IEE Power Division: Chairman's address. Power transformers—the second century

IEE Power Division: Chairman's address. Power transformers—the second century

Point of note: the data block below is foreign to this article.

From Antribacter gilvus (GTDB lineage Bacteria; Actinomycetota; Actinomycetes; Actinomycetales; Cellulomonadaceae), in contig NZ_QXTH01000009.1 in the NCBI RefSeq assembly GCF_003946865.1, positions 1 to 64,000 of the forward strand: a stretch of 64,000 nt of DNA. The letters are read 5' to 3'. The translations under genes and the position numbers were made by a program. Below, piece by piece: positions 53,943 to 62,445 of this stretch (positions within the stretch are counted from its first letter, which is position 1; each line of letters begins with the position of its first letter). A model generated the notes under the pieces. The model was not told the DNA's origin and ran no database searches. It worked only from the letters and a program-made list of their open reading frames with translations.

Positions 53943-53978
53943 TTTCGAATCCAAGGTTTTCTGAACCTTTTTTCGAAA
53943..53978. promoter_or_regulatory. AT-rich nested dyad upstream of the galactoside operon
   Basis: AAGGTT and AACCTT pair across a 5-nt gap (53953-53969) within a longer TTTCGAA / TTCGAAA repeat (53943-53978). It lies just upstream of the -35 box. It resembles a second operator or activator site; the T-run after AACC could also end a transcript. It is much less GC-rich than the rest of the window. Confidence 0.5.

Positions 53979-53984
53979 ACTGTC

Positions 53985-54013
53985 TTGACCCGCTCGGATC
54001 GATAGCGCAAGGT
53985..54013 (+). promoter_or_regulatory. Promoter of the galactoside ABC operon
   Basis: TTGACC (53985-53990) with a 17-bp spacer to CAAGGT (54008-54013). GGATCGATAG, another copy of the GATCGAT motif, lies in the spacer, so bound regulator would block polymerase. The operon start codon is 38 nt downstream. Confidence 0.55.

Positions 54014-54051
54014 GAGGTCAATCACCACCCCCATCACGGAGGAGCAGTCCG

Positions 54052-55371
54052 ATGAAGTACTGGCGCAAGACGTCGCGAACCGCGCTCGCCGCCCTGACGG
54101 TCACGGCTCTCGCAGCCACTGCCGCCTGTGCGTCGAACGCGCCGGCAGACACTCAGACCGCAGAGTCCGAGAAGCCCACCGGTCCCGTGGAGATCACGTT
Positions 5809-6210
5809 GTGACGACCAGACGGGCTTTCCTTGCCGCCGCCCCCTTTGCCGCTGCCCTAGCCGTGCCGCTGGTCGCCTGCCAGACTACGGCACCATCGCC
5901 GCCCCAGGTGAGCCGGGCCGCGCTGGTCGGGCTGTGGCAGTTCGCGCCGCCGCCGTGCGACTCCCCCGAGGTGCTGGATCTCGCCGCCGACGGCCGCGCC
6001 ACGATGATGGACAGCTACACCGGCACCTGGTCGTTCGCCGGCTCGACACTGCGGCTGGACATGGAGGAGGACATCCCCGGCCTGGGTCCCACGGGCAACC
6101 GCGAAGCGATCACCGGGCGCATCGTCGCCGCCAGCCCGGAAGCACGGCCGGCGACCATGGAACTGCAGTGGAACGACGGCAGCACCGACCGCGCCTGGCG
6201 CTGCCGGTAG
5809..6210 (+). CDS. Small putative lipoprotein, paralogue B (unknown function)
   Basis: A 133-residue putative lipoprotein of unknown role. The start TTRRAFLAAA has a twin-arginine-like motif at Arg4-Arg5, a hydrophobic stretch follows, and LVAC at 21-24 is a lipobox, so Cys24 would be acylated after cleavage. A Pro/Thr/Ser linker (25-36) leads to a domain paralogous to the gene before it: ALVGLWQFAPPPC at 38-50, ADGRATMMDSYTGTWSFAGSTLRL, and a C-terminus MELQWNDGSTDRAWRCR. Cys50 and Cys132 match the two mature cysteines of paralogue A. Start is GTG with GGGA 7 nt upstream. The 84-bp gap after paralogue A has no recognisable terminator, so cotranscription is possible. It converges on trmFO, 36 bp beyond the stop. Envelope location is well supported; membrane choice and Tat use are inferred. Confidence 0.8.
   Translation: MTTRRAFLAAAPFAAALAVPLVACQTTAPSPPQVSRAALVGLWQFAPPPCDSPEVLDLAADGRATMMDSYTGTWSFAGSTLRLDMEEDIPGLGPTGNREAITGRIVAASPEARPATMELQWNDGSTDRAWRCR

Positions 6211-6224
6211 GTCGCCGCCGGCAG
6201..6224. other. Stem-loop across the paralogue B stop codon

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The first transformer was built in 1885. Progress for the first century was linear, based more on experience than on science. Improvements included material developments to reduce no-load loss generated in the core and load loss generated in the windings and structural parts. High capitalisation rates used to evaluate cost of ownership have driven materials suppliers to produce very low loss core steels and has encouraged the development of amorphous steel. Measures taken to control load loss have included the fitting of magnetic shunts to provide an alternative path for leakage flux. High reliability in service is a major requirement for power transformer design. New failure mechanisms have been identified that include part-winding resonance, fast-front transients, geomagnetic disturbances and static electrification. These new phenomena must be understood and design philosophies developed to encompass the potential problems. Progress in the second century is science based with the application of rigorous design control procedures to ensure that every innovative change is correctly reviewed to establish the pedigree of the change and foresee all possible ramifications of the change on the transformer in test or in service


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